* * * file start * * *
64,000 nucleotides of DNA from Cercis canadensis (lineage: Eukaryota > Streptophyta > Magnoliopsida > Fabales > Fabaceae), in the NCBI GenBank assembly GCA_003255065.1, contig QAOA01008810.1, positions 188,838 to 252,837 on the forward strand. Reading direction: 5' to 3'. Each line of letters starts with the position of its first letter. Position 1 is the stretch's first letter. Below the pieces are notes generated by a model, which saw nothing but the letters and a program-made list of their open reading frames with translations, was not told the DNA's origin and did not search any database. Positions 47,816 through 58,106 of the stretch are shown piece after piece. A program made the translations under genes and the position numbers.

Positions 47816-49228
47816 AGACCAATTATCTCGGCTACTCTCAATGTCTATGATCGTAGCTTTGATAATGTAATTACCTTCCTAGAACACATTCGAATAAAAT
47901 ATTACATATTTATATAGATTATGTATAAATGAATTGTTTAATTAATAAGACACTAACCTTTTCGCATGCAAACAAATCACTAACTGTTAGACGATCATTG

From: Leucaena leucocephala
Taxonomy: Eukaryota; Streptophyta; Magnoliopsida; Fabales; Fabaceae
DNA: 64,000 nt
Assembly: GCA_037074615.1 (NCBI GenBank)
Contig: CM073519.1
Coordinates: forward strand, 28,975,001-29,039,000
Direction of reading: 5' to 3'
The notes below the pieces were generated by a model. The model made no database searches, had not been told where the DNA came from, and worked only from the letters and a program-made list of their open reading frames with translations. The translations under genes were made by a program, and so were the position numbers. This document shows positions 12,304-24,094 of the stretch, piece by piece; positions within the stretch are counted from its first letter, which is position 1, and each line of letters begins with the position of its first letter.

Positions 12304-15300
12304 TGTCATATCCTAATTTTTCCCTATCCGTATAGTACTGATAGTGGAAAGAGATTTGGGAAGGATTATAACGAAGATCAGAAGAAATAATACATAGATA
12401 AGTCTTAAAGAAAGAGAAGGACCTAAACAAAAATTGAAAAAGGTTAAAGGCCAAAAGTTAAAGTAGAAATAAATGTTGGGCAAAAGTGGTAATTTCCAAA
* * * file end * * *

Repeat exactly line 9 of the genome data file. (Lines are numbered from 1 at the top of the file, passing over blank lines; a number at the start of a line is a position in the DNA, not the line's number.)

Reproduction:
Contig: CM073519.1